artificial

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English[edit]

English Wikipedia has an article on:
Wikipedia

Etymology[edit]

From Middle English artificial (man-made) via Old French (modern French artificiel), from Latin artificiālis from artificium (skill), from artifex, from ars (skill), and -fex, from facere (to make). Displaced native Old English cræftlīċ.

Pronunciation[edit]

  • enPR: ä(r)təfĭsh'əl, IPA(key): /ɑː(ɹ)təˈfɪʃəl/
  • (file)
  • Rhymes: -ɪʃəl

Adjective[edit]

artificial (comparative more artificial, superlative most artificial)

  1. Man-made; made by humans; of artifice.
    • 2013 June 1, “A better waterworks”, in The Economist[1], volume 407, number 8838, page 5 (Technology Quarterly):
      An artificial kidney these days still means a refrigerator-sized dialysis machine. Such devices mimic the way real kidneys cleanse blood and eject impurities and surplus water as urine. But they are nothing like as efficient, and can cause bleeding, clotting and infection—not to mention inconvenience for patients, who typically need to be hooked up to one three times a week for hours at a time.
    The flowers were artificial, and he thought them rather tacky.
  2. Insincere; fake, forced, or feigned.
    Her manner was somewhat artificial.
  3. (Can we verify(+) this sense?) Not natural or normal: imposed arbitrarily or without regard to the specifics or normal circumstances of a person, a situation, etc.
    • 1990 February 19, Peter Burnham, The Political Economy of Postwar Reconstruction, Springer, →ISBN, page 73:
      This results in an artificial conflation of the individual crises experienced by Western European states and leads to imprecise judgements on the impact of Marshall. This confusing conflation is not simply the product of retrospection.
    • 2002 May 9, Maxine Berg; Pat Hudson; Michael Sonenscher, Manufacture in Town and Country Before the Factory, Cambridge University Press, →ISBN, page 35:
      [If] the economic literature of the eighteenth century is examined in terms other than the narrow categories of free trade and protection, the artificial division between the seventeenth and the eighteenth centuries would break down .
    • 2016 November 10, Gabriele Lakomski; Scott Eacott; Colin W. Evers, Questioning Leadership: New directions for educational organisations, Taylor & Francis, →ISBN, page 156:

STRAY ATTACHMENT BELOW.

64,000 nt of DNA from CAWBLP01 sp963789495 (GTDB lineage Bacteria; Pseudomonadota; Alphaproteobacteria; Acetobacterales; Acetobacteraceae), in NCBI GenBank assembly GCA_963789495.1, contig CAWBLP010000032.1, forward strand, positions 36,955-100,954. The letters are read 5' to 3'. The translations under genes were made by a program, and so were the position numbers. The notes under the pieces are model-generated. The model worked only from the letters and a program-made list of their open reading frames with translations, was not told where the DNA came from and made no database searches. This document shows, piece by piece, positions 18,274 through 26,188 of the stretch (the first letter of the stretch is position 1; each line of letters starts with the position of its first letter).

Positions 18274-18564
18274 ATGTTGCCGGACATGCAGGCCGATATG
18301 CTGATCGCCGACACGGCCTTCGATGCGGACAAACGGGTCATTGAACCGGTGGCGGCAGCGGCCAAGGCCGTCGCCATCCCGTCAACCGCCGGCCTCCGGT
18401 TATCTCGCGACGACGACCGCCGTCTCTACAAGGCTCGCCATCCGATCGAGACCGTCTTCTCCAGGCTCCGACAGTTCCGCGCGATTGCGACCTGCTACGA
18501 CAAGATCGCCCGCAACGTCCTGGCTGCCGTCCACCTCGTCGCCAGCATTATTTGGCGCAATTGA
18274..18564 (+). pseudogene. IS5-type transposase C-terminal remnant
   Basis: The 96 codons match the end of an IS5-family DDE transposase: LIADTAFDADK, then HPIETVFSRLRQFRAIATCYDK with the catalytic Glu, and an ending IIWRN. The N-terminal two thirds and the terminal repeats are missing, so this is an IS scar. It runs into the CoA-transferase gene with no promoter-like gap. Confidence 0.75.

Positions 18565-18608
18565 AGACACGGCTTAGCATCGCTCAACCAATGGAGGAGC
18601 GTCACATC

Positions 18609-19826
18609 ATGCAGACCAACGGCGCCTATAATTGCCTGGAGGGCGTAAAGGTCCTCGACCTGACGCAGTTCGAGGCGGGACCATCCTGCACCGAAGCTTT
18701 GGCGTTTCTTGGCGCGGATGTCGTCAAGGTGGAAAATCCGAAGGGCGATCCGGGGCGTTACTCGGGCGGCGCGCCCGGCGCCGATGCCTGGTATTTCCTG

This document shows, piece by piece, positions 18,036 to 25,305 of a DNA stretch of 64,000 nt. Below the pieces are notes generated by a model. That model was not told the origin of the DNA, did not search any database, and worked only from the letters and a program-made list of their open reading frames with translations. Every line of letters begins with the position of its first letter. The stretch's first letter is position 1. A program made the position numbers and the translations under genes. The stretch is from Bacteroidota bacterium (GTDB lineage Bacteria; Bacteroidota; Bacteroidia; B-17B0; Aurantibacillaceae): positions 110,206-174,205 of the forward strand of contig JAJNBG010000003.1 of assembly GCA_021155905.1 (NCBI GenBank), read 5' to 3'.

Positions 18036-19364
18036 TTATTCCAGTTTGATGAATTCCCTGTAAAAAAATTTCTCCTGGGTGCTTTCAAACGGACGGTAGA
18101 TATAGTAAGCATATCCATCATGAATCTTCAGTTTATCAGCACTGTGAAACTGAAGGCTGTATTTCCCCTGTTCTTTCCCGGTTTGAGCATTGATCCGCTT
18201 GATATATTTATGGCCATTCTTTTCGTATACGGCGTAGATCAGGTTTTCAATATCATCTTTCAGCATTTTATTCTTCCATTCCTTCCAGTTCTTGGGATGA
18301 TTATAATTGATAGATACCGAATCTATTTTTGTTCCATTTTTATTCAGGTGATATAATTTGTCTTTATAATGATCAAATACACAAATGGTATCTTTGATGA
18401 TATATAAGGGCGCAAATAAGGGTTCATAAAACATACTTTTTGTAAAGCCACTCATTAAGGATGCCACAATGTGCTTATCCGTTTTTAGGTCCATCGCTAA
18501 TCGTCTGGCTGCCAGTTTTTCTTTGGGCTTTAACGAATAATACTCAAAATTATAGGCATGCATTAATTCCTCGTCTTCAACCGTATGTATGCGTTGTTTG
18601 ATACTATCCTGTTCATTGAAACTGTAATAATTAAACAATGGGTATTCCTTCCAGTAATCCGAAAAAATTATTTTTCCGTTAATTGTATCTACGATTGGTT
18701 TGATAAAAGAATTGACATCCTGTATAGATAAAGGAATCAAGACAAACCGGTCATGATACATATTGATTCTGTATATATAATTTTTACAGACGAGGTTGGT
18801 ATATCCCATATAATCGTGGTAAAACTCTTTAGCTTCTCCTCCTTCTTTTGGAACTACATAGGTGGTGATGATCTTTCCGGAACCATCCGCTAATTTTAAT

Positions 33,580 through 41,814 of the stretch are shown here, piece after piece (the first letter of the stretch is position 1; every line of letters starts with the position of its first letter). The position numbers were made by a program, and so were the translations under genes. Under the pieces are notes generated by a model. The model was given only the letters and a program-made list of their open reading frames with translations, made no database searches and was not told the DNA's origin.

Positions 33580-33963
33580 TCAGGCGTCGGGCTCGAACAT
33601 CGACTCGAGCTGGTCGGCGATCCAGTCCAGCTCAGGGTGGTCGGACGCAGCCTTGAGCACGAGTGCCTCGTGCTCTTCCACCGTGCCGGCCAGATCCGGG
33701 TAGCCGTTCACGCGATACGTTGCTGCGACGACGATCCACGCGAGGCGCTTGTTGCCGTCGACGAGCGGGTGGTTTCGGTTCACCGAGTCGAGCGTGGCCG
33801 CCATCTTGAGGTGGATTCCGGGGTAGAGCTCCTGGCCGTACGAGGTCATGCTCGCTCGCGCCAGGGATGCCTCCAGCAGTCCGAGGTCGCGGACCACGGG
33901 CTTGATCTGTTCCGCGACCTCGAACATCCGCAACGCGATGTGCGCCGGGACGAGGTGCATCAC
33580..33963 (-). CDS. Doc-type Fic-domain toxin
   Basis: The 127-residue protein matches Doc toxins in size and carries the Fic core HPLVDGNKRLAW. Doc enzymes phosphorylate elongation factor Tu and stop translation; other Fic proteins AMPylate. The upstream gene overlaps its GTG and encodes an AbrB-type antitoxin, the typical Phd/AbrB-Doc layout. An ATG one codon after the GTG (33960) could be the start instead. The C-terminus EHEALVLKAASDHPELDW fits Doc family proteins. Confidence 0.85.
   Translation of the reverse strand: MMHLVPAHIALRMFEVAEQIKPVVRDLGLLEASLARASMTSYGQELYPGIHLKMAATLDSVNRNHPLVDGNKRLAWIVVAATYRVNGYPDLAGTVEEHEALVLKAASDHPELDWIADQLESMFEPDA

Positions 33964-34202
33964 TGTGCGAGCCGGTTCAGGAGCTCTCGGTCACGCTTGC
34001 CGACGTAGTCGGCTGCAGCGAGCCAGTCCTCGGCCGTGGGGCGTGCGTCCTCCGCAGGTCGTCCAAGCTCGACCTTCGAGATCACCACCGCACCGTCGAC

In Alberta, for example, policy documents reinforce an artificial distinction between leadership-related activity and management.
    • 2017 July 12, A. Javier Trevino, The Sociology of Law: Classical and Contemporary Perspectives, Routledge, →ISBN:
      The method of suppression is generally either an artificial conflation of public and private, in which the public is represented as private, or an artificial separation of public from private, which distracts attention from the public []
  4. (bridge) Conveying some meaning other than the actual contents of one's hand.
    Antonym: natural
    • 1999, Edwin B. Kantar, Eddie Kantar Teaches Advanced Bridge Defense (page 191)
      An artificial bid doesn't necessarily show length in the suit being bid, it has an altogether different meaning.
    • 2008, David Galt, Teach Yourself Visually Bridge (page 219)
      North makes an artificial call of 3♧, the cheapest suit at the 3 level, to show a very poor hand. What North holds in clubs doesn't matter at all.

Synonyms[edit]

Antonyms[edit]

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Translations[edit]

The translations below need to be checked and inserted above into the appropriate translation tables. See instructions at Wiktionary:Entry layout § Translations.

See also[edit]

References[edit]

  • artificial at OneLook Dictionary Search
  • artificial in Keywords for Today: A 21st Century Vocabulary, edited by The Keywords Project, Colin MacCabe, Holly Yanacek, 2018.
  • artificial in The Century Dictionary, New York, N.Y.: The Century Co., 1911

Aragonese[edit]

Etymology[edit]

Borrowed from Latin artificiālis.

Adjective[edit]

artificial m or f (plural artificials)

  1. artificial

Derived terms[edit]


Asturian[edit]

Etymology[edit]

From Latin artificiālis.

Adjective[edit]

artificial (epicene, plural artificiales)

  1. artificial

Related terms[edit]


Catalan[edit]

Etymology[edit]

From Latin artificiālis.

Pronunciation[edit]

Adjective[edit]

artificial (masculine and feminine plural artificials)

  1. artificial
    Antonym: natural

Derived terms[edit]

Related terms[edit]

Further reading[edit]


Galician[edit]

Etymology[edit]

From Latin artificiālis.

Adjective[edit]

artificial m or f (plural artificiais)

  1. artificial

Derived terms[edit]

Related terms[edit]

Further reading[edit]


Occitan[edit]

Etymology[edit]

From Latin artificiālis.

Adjective[edit]

artificial m (feminine singular artificiala, masculine plural artificials, feminine plural artificialas)

  1. artificial

Derived terms[edit]

Related terms[edit]


Portuguese[edit]

Etymology[edit]

From Latin artificiālis.

Pronunciation[edit]

  • (Portugal) IPA(key): /ɐɾtifiˈsjaɫ/
  • Hyphenation: ar‧ti‧fi‧ci‧al
  • (file)

Adjective[edit]

artificial m or f (plural artificiais)

  1. artificial

Derived terms[edit]

Related terms[edit]


Romanian[edit]

Etymology[edit]

From French artificiel, from Latin artificialis.

Adjective[edit]

artificial m or n (feminine singular artificială, masculine plural artificiali, feminine and neuter plural artificiale)

  1. artificial

Declension[edit]

Related terms[edit]


Spanish[edit]

Etymology[edit]

From Latin artificiālis.

Pronunciation[edit]

  • IPA(key): (Spain) /aɾtifiˈθjal/, [aɾ.t̪i.fiˈθjal]
  • IPA(key): (Latin America) /aɾtifiˈsjal/, [aɾ.t̪i.fiˈsjal]
  • Rhymes: -al
  • Hyphenation: ar‧ti‧fi‧cial

Adjective[edit]

artificial (plural artificiales)

  1. artificial
    Antonym: natural

Derived terms[edit]

Related terms[edit]

Further reading[edit]